I am a British international school teacher. My husband is Italian. We are both white. We both grew up in countries whose passport we do not hold and together we have lived and worked in three continents. During our 6 year stay in Tanzania, East Africa, we adopted our children. Now 6 and 8. We are currently living in Singapore. Our kids are in a school of 2000 and there are only 2 other children of African descent in the school. The sense of othering when we are out and about his huge. They have become used to having their hair fondled by strangers on the bus. This is not okay. Both of our kids have come home from school saying "I want to be white" at various points. Their classes are comprised of mostly Chinese Singaporean or Indian Singaporean students with a smattering of other Asian countries represented and maybe at most 5 out of 22 are White Europeans.
Transracial adoption was not unusual amongst the expat community in Tanzania. After being a resident for three years, if you meet various criteria, it is possible to apply to adopt. There is a need- you work with the government social welfare department, and the process is fair and transparent. Children can only be adopted if there is no trace of a family member. And there is a legal requirement for the authorities to look for those family members for 6 months once a child has been found abandoned.
Narratives are key to identity formation and we have always been open and honest with our children about the circumstances of adoption. They have a strong sense of pride in their home country which I intentionally constantly reinforce. My 8 year old has already had to use his knowledge of Tanzania in retorts to kids who have claimed 'All Africans are stupid'.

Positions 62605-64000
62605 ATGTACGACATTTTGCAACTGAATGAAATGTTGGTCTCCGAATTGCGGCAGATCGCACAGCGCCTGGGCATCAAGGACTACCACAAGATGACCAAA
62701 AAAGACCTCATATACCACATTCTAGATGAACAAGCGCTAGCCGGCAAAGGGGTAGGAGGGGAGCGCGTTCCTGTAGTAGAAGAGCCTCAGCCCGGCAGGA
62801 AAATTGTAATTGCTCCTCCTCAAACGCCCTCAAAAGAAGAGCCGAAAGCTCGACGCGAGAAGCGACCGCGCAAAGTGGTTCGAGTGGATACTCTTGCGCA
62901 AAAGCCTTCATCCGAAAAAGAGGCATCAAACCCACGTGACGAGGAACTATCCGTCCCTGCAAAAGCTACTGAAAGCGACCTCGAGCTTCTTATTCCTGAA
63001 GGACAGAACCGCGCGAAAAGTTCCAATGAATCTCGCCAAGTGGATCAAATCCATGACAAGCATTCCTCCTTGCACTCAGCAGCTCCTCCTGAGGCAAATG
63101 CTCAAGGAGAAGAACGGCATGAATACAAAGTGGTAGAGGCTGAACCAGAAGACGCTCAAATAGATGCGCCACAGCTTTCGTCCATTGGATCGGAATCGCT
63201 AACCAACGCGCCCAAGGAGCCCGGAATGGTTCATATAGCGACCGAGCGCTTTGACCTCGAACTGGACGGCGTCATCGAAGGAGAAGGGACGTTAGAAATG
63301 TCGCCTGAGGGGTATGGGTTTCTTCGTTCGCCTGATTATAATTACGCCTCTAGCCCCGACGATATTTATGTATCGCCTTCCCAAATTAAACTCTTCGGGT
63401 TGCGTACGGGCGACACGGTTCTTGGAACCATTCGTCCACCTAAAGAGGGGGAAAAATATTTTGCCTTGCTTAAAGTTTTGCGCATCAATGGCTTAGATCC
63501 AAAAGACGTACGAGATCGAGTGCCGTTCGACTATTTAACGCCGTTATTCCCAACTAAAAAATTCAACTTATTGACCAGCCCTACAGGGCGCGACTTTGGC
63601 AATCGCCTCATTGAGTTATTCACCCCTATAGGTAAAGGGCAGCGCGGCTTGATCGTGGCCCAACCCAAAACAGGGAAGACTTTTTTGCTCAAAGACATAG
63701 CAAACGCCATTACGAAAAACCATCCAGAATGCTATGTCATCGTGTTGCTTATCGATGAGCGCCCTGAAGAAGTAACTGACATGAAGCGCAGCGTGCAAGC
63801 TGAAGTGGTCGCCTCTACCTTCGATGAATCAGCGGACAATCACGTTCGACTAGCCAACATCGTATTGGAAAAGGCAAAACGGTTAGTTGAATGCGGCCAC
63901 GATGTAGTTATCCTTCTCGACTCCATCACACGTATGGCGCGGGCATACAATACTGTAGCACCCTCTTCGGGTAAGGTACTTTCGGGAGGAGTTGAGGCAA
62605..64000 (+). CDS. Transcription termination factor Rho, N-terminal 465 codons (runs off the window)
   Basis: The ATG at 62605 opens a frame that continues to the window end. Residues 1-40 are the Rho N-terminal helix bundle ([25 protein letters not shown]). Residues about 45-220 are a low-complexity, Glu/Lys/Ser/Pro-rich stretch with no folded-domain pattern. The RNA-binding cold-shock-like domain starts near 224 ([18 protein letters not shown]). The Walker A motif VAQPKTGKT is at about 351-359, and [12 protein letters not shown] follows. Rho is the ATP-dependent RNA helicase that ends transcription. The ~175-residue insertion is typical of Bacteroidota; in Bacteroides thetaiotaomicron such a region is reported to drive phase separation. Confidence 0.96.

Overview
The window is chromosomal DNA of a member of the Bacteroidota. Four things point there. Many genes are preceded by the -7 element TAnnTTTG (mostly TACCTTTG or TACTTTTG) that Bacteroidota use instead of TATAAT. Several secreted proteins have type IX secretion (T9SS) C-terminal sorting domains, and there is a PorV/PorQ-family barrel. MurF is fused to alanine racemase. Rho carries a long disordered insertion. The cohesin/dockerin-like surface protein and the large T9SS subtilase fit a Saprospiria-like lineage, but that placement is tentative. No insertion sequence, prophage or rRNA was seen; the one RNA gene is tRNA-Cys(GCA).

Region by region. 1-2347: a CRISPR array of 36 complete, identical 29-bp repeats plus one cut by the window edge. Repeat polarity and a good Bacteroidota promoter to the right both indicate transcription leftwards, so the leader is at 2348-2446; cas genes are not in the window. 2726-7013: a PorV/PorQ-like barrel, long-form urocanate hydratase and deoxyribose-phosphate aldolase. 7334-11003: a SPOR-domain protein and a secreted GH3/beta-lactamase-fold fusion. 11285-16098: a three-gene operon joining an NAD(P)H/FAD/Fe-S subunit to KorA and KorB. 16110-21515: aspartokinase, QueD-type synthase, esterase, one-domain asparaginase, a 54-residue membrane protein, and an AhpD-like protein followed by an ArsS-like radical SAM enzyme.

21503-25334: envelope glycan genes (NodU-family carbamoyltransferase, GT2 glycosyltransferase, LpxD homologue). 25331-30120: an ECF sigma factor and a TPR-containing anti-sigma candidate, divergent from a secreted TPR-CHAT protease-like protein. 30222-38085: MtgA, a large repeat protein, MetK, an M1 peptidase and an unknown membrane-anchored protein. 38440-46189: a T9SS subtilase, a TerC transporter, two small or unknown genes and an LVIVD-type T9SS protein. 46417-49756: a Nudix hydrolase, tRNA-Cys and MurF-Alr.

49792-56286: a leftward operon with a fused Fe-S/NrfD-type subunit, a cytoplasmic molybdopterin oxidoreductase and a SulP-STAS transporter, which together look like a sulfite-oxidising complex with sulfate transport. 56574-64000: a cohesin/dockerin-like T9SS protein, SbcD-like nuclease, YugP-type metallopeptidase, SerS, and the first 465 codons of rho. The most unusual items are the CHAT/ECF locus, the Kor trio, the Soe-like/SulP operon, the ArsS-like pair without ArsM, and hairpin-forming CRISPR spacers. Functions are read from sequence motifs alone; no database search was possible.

Our children are loved and savvy but I am acutely aware of the extra strength they require to navigate daily life when out and about. Having white parents is an extra layer for onlookers to navigate too.
Rightly or wrongly- we are keen to move back to subsaharan Africa where our children are not a minority. We have the privilege of that choice so I want to leverage that for their sakes. Is this weak? Should I instead build our collective resilience and confront racism head on? Is it running away? (as a transient uprooted person, home is loosely defined so am not sure this concept stands)..
Worth noting that colorism is very real in Tanzania as it is in most countries. My children have very different skin tones. When I walked with my kids one day, a woman came up to me and said 'ha! I understand why you took him as your child- but why this girl? She is so black!'